SOOKE HISTORY: Maple Avenue and ‘Sooke Way’ in 1900

SOOKE HISTORY: Maple Avenue and ‘Sooke Way’ in 1900

Burnside House still standing today

Elida Peers | Contributed

With the many changes taking place on Maple Avenue South these days, we’re taking note of the way the corner of Maple Avenue and “Sooke Way,” now West Coast Road, looked in 1900.

The part of the Michael Muir farm, Burnside House, which was recently bought by Andy Barry of Barry Marine and moved slightly on the property to serve as an office building, is barely visible now from Maple Avenue.

In this 1900 view, the scene appears to be the house’s foreground; members of the Muir family are shown with six head of horses, a wagon load of oats and a threshing machine.

Burnside House was built in 1884 as home for Michael Muir and his wife Matilda (Welsh) Muir, and their daughters.

In the family of John and Ann Muir Senior, it was Michael, the youngest son, who was the businessman, marketing the lumber and farm produce.

Brother Robert Muir and his wife Christina lived on the east side of Maple, near Caldwell, in a stately home called Springside, which was torn down long ago.

Further west on West Coast Road, Woodside, also built in 1884, was the home of John Muir Jr., and his wife Annie Welsh Muir. It still stands today, near the large red-roofed barn surrounded by hay fields.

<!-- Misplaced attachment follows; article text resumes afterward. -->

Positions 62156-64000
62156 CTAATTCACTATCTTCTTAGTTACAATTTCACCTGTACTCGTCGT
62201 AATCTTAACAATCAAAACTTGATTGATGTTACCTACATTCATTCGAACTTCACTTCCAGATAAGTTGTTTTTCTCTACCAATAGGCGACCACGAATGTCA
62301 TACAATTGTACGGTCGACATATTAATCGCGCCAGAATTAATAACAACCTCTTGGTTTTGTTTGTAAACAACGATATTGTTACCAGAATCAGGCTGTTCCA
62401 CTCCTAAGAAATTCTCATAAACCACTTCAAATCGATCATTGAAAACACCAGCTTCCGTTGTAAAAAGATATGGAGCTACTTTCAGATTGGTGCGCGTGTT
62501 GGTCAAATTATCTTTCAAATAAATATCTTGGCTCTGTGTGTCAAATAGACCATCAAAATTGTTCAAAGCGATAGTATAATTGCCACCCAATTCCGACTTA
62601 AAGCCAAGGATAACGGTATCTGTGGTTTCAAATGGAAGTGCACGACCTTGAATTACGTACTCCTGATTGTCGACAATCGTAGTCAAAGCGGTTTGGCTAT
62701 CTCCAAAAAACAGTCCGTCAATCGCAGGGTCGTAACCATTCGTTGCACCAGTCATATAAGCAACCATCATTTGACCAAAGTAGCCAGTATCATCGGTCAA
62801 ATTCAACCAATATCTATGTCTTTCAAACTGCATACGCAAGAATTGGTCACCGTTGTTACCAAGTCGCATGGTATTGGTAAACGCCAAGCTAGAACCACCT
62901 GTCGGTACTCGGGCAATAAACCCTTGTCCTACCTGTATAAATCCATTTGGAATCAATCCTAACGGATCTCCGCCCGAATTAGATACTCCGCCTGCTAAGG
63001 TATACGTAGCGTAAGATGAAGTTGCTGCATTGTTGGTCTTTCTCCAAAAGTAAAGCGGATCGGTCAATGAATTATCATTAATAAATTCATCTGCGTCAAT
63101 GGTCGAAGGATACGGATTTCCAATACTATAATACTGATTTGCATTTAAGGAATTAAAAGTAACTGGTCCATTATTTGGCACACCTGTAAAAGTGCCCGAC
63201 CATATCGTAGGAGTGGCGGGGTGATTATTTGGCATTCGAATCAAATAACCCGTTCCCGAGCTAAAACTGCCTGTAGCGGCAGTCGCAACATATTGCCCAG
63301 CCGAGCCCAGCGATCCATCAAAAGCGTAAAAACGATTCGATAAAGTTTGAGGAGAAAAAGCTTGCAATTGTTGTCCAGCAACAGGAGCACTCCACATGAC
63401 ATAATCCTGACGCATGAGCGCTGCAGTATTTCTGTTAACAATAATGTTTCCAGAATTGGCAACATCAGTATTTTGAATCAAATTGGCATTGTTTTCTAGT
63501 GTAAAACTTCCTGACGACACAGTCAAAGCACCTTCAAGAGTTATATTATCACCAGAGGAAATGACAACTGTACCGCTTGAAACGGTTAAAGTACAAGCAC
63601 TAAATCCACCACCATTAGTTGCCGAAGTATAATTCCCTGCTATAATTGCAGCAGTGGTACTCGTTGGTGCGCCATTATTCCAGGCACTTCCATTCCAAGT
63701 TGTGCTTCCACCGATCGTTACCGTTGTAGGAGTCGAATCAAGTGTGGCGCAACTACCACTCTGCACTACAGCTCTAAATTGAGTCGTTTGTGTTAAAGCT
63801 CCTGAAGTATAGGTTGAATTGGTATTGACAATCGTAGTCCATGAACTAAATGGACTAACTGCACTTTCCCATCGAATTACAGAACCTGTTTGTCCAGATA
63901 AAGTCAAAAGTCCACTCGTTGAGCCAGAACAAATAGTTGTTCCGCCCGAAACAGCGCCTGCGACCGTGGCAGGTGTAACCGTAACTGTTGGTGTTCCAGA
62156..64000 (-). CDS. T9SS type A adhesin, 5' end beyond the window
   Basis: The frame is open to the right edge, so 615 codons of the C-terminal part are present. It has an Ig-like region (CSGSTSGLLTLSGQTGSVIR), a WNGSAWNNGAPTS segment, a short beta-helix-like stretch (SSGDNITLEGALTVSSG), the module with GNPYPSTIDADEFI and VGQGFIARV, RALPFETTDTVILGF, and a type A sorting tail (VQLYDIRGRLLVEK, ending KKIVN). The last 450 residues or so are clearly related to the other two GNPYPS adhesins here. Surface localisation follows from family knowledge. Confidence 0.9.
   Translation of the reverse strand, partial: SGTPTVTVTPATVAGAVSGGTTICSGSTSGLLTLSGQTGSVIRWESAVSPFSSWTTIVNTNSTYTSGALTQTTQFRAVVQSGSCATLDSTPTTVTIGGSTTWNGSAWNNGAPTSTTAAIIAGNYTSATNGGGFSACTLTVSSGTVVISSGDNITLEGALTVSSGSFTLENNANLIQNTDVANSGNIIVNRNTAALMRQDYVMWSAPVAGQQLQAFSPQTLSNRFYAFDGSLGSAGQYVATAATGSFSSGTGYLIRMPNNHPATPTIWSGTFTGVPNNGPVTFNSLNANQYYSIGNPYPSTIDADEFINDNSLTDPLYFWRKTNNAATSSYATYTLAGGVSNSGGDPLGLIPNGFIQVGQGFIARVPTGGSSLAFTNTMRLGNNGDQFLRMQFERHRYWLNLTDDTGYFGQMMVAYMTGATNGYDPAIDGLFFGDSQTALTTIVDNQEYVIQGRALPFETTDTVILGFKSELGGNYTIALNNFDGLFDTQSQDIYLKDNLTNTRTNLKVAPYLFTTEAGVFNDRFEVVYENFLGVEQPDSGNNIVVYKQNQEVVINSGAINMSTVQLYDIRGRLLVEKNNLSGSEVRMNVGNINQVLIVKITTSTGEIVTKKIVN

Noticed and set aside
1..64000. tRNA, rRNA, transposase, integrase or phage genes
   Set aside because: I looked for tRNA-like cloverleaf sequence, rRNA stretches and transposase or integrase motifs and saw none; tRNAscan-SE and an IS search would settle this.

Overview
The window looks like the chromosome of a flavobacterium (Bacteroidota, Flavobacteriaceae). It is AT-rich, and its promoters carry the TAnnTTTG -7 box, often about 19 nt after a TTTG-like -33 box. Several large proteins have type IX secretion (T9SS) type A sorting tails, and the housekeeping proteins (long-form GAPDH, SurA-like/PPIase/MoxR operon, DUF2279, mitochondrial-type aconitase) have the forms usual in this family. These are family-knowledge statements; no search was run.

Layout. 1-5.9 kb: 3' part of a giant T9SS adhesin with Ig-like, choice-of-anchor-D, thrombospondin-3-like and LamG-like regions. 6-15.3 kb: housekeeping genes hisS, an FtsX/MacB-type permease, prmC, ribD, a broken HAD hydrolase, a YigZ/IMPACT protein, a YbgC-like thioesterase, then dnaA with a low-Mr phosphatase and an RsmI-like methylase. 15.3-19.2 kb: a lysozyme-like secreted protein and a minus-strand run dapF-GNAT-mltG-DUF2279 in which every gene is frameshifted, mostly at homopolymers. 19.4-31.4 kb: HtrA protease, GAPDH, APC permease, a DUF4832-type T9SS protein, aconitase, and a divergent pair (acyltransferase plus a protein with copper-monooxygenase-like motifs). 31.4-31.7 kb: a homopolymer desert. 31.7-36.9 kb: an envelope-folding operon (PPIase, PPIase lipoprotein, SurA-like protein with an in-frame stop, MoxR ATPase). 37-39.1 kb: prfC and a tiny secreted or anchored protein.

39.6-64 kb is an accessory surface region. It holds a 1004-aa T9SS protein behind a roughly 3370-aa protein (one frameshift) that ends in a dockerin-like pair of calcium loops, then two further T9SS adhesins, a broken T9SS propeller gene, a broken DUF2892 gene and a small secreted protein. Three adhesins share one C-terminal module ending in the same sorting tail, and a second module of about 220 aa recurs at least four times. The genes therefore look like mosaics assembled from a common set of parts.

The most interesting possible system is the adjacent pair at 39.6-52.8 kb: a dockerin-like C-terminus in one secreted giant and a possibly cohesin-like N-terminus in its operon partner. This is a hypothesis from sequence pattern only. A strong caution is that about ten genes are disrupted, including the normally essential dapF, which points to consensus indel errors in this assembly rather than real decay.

Originally all the Muirs lived at Woodside after their arrival here in 1851.

With the passing of Michael Muir and then his son-in-law Jack Gordon in the early 1900s, the Burnside property was held by another son-in-law Adam Ross and A.H. Peatt of Colwood.

W. E. Fox owned the property from 1909 to the mid-1940s. Among the early occupants that leased from Fox were the B.C. Canning Company, William Welsh, and in the 1930s, Harry Vogel, who operated a riding stable. Among later renters were the Matthews, Bells, and the Bill Vowles family.

As the house stood sadly vacant from time to time, youngsters in the area began to call it the haunted house.

George and Betty Duncan became the owners after the Second World War. George was in the logging industry and hauled Douglas-fir to the Helgesen Mill. Since then, Burnside House has had a variety of well-known owners and renovations and continues to develop an interesting history.


Elida Peers is the historian of the Sooke Region Museum.

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